“If it doesn’t appeal to multiple demographics, it’s not marketing.” -- Karen Alston, CMO
What is the role of the marketing, communications, and advertising industry in cultivating inclusion and fostering diversity and equity? That was the question explored throughout AMADC and AAF DC’s first Community Forum of 2021, featuring a dynamic panel with Karen Alston, CMO; Sheila Brooks, Ph.D., founder, president and CEO of SRB Communications; Dr. Gavriel Legynd, CEO of Visioneer IT, and Eric Winkfield, vice president and agency lead for Diversity, Equity & Inclusion at M. Booth. Andrea C Smith, founder and CEO of JLC Consultancy, LLC and AMADC’s vice president of marketing, moderated the conversation.
In her opening remarks, Smith noted that diversity, equity, and inclusion have come to the forefront for most organizations, with some making progress and others struggling to change. The question, then, is why diversity, equity, and inclusion are critical in communications communities today.
Dr. Brooks noted that we are today engaging in the same racial unrest as what occurred in the 1960s but what she is seeing in the backdrop is that marketing and PR agency leaders have a renewed desire to address diversity, equity, and inclusion. “Marketers need to be intentional in reflecting diversity not only in hiring but in creative and content when it comes to marketing campaigns,” she noted. “Because truth be told, the general market is the multicultural market.”
The conversation moved to intentional actions to improve representation, equity practices, and policies when launching a marketing campaign. “Let’s make sure we have the right folks at the table helping us craft our messages,” said Winkfield. He also noted that we have to challenge each other to do our own education, as well--and that this is a commitment to keep learning. “The learning and the work of diversity, equity, and inclusion--you never know it all.”
As Dr. Legynd noted, people should be able to see themselves in marketing. Alston further built on that point by urging that “we normalize multicultural marketing is general marketing.” Marketing cannot just appeal to one segment of our population, she said. “Our country is just too diverse.”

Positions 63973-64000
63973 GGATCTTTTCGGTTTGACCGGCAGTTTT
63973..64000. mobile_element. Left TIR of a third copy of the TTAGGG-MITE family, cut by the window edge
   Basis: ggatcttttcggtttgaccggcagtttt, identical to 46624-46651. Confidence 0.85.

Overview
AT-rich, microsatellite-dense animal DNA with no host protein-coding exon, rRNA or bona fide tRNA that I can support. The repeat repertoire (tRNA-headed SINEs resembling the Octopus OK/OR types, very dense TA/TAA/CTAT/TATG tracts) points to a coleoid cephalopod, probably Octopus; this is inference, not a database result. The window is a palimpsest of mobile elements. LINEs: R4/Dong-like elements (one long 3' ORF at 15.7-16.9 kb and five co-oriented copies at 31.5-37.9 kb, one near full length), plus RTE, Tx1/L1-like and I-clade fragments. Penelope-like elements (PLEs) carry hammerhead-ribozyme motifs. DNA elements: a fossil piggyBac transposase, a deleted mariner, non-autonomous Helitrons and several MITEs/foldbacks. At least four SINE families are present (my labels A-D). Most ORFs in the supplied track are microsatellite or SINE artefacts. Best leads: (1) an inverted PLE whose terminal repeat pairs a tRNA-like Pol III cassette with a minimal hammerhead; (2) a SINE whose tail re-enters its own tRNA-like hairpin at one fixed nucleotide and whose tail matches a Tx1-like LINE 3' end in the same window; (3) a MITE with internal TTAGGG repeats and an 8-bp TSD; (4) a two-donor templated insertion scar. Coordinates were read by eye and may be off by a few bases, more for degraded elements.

Alston noted that too many women and too many people of color aren’t getting the opportunities to grow and get stretch assignments, especially when they reach their 40s. Not seeing opportunities, they leave to create their own agencies. The industry has a retention problem, particularly in middle management. “That is the problem we need to solve.”
Dr. Brooks added that leadership on this must come from the C-Suite; it has to lead and to be accountable, she said. “Tie bonuses to executive’s pay in order to encourage racial equity and hire more people of color as well as women. Hire diverse leaders who are decision-makers,” she said. “Increase the number of contractors, diverse suppliers, and increase that spend that you have with many of those contractors.” But above all, “you must set and track diversity and inclusion goals and report it.”
“If diverse spending is not part of a company’s strategic plan, are they really walking the walk?” said Dr. Legynd. “And that’s the question we really need to ask: what does your strategic plan look like? Are you really serious about what you say you want to spend each year on diverse suppliers or are you just really checking the box?”